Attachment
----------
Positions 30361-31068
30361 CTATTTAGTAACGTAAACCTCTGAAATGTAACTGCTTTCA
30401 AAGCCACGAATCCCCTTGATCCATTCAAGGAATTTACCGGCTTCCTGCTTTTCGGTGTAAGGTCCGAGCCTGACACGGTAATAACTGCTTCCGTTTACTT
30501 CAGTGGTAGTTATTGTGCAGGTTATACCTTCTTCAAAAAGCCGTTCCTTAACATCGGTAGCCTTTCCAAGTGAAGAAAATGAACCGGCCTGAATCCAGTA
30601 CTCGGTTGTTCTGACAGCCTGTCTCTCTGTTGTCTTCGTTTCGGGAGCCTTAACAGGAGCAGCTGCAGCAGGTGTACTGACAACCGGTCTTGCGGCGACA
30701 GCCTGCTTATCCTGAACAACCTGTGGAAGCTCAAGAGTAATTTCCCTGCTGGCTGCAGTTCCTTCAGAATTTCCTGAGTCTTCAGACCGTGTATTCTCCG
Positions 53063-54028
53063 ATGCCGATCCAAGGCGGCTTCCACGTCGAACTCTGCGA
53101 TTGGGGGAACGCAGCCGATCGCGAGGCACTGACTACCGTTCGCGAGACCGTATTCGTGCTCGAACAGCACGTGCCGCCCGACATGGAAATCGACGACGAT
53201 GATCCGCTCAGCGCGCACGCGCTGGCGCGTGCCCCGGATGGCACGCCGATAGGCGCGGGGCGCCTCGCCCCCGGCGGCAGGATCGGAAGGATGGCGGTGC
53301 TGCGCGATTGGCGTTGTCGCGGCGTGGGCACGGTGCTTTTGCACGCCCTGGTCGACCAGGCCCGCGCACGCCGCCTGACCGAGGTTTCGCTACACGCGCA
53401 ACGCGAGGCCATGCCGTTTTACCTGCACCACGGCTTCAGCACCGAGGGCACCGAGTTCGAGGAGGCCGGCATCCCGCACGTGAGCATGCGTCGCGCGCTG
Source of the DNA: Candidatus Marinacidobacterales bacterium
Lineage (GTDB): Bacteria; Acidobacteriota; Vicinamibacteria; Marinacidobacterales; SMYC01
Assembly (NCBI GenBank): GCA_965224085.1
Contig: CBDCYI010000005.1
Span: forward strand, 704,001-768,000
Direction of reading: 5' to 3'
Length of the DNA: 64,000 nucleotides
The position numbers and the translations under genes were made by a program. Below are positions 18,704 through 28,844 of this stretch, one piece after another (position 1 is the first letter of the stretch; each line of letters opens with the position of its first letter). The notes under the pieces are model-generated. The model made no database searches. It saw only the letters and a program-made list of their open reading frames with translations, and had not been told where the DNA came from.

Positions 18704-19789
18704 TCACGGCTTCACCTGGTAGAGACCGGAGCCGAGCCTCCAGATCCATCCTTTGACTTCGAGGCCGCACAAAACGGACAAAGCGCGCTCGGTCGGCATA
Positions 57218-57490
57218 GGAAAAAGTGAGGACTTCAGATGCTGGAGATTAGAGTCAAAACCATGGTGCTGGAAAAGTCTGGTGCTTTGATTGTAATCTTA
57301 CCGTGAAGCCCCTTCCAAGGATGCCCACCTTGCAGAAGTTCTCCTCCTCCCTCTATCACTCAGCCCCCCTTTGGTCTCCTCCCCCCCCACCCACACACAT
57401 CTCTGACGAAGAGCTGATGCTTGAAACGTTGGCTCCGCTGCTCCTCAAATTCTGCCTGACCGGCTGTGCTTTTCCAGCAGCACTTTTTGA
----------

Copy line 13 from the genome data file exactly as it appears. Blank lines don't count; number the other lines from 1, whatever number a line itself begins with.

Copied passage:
Source of the DNA: Candidatus Marinacidobacterales bacterium